Crypto TREND – Fifth Edition

As we expected, after publishing Crypto TREND, we received many questions from readers. In this publication, we will answer the most common one.

What changes are coming that could be game changers in the cryptocurrency sector?

One of the biggest changes that will affect the cryptocurrency world is an alternative block validation method called Proof of Stake (PoS). We’ll try to keep this explanation fairly high-level, but it’s important to have a conceptual understanding of what the difference is and why it’s an important factor.

Remember that the underlying technology with digital currencies is called blockchain, and most existing digital currencies use a validation protocol called Proof of Work (PoW).

With traditional payment methods, you must rely on a third party such as Visa, Interact, or a bank or check clearing house to complete your transaction. These trusts are “centralized,” meaning they maintain private ledgers that store the transaction history and balance of each account. They will show you the transactions and you have to agree that it is correct or start an argument. Only the parties to the transaction see it.

With Bitcoin and most other digital currencies, the ledgers are “decentralized,” meaning everyone on the network gets a copy, so no one has to rely on a third party, such as a bank, because anyone can verify the information directly. This verification process is called “distributed consensus”.

PoW requires “work” to be done to validate a new transaction to be included in the blockchain. With cryptocurrencies, this verification is done by “miners” who have to solve complex algorithmic problems. As algorithmic problems become more complex, these “miners” need more expensive and powerful computers to solve problems ahead of everyone else. “Mining” computers are often specialized, usually using ASIC chips (Application Specific Integrated Circuits), which are more adept and faster at solving these difficult puzzles.

Here is the process:

  • Transactions are collected in a “block”.
  • Miners confirm that transactions within each block are legitimate by solving a hashing algorithm puzzle known as a “proof of work problem.”
  • The first miner to solve a block’s “proof of work problem” is rewarded with a small amount of cryptocurrency.
  • Once confirmed, transactions are stored on a public blockchain across the network.
  • As the number of transactions and miners increases, so does the difficulty of solving hashing problems.

While PoW helps to get blockchain and decentralized, trustless digital currencies off the ground, it has some drawbacks, especially with the amount of electricity these miners are trying to solve “proof of work problems” as quickly as possible. According to Digiconomist’s Bitcoin Energy Consumption Index, Bitcoin miners use more energy than 159 countries, including Ireland. As the price of each bitcoin increases, more and more miners spend more energy trying to solve problems.

All of this energy consumption just to confirm transactions has prompted many in the digital currency space to look for an alternative method of validating blocks, and a leading candidate is a method called “Proof of Court” (PoS).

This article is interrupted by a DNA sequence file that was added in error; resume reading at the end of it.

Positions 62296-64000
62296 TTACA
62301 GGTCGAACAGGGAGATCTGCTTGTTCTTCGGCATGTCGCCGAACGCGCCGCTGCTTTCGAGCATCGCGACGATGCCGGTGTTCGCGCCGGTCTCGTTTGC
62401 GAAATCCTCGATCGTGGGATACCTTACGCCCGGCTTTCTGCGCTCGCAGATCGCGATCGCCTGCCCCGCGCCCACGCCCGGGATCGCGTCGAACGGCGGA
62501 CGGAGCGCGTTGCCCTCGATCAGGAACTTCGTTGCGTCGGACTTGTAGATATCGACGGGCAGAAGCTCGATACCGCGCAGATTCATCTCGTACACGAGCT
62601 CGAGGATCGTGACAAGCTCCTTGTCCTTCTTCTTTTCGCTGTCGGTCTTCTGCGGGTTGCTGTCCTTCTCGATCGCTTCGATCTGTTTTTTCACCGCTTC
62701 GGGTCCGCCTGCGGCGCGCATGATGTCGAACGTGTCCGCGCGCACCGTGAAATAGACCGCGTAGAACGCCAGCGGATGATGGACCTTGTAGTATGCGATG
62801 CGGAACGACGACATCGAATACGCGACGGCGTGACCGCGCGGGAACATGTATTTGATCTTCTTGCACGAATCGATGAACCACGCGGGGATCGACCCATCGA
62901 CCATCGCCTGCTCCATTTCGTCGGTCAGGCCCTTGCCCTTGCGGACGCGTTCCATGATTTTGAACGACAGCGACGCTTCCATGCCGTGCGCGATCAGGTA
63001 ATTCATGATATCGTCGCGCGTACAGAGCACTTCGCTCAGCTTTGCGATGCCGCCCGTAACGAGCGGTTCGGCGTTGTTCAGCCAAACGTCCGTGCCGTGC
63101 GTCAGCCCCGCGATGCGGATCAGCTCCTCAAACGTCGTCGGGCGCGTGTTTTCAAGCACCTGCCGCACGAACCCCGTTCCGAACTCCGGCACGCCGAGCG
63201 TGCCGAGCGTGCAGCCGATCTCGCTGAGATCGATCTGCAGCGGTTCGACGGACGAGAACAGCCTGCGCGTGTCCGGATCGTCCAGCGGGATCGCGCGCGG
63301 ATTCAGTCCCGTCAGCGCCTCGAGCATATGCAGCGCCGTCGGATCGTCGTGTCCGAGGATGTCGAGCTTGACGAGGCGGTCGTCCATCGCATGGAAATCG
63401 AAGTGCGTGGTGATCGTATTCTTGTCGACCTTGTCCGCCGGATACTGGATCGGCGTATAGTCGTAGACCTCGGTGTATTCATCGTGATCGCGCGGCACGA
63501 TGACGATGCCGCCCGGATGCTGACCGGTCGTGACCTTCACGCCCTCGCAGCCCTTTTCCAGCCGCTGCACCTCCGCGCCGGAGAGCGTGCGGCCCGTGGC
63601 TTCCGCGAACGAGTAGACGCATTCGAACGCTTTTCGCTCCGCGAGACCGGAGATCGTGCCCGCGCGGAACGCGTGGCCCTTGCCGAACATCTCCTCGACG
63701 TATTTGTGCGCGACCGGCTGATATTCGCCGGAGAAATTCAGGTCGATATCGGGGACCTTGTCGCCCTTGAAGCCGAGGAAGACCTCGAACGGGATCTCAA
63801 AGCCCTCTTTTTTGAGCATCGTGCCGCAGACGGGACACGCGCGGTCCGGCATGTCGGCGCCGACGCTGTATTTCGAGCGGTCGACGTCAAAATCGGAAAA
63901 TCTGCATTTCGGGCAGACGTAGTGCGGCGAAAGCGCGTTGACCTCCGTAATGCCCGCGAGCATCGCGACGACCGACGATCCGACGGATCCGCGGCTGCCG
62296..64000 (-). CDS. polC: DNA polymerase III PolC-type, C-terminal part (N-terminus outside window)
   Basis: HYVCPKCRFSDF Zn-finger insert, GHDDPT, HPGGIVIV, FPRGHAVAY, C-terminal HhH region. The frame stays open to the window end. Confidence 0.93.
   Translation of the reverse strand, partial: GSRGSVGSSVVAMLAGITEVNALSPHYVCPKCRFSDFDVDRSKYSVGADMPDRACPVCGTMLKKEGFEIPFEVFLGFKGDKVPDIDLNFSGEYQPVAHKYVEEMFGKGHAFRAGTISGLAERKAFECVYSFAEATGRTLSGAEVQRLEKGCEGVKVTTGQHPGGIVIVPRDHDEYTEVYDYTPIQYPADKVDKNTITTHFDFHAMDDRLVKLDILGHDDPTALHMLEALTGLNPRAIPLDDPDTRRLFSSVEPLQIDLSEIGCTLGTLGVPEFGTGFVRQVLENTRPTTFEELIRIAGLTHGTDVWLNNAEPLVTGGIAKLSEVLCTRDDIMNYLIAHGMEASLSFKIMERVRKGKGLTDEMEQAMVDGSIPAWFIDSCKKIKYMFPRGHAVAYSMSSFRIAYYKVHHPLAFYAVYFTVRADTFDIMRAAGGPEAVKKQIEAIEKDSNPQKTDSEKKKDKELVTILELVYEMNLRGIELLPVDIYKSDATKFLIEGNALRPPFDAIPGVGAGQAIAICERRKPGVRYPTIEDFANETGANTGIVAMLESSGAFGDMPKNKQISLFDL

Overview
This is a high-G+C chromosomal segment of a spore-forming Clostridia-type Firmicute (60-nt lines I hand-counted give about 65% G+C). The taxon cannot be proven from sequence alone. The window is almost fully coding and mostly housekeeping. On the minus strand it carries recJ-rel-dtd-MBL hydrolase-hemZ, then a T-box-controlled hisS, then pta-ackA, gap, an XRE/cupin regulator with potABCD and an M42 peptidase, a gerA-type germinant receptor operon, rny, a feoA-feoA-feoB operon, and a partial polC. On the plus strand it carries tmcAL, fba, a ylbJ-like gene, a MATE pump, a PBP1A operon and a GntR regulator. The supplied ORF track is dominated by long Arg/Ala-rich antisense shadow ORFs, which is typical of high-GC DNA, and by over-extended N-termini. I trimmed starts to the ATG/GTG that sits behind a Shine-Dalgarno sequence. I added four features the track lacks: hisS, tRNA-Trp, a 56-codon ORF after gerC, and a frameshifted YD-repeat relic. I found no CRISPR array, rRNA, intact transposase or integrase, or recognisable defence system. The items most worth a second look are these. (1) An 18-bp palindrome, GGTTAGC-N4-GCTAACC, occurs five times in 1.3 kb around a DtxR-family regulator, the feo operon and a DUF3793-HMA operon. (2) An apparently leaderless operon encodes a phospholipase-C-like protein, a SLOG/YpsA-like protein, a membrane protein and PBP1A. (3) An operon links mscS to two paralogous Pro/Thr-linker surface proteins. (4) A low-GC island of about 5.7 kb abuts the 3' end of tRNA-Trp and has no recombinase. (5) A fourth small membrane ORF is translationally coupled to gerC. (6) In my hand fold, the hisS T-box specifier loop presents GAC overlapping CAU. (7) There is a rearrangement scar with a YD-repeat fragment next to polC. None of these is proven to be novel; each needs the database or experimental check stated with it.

PoS is still an algorithm and the goal is the same as in proof of work, but the process of achieving the goal is completely different. With PoS there are no miners, instead we have “validators”. PoS is based on trust and the knowledge that all people validating transactions have skin in the game.

This way, instead of using energy to answer PoW puzzles, a PoS validator is limited to validating a percentage of transactions that reflect his ownership stake. For example, a validator that owns 3% of the available Ether can only theoretically validate 3% of the blocks.

Your chances of solving the proof of work problem in PoW depends on how much computing power you have. With PoS, it depends on how much crypto you have. The higher the stake you have, the better your chances of solving the block. Instead of winning crypto coins, the winning approver receives a transaction fee.

Appraisers enter their shares by “locking in” a portion of the stock’s tokens. If they try to do something harmful to the network, such as creating an “invalid block”, their stake or security deposit will be confiscated. If they do their job and don’t break the network, but don’t earn the right to validate the block, they’ll get their stake or deposit back.

Here’s what you need to know if you understand the basic difference between PoW and PoS. Only those who plan to become miners or validators should understand all the intricacies of these two verification methods. Most of the population that wants to own cryptocurrencies will simply buy them through an exchange and not be involved in the actual mining or validation of block transactions.

Most of the crypto sector believes that for digital currencies to survive long-term, digital tokens must move to a PoS model. At the time of writing, Ethereum is the second largest digital currency after Bitcoin, and their development team has been working on a PoS algorithm called “Casper” for the past few years. It is expected that we will see the introduction of Casper in 2018, putting Ethereum ahead of all other major cryptocurrencies.

As we have seen before in this sector, big events like the successful implementation of Casper can significantly increase the price of Ethereum. We will keep you updated in future issues of Crypto TREND.

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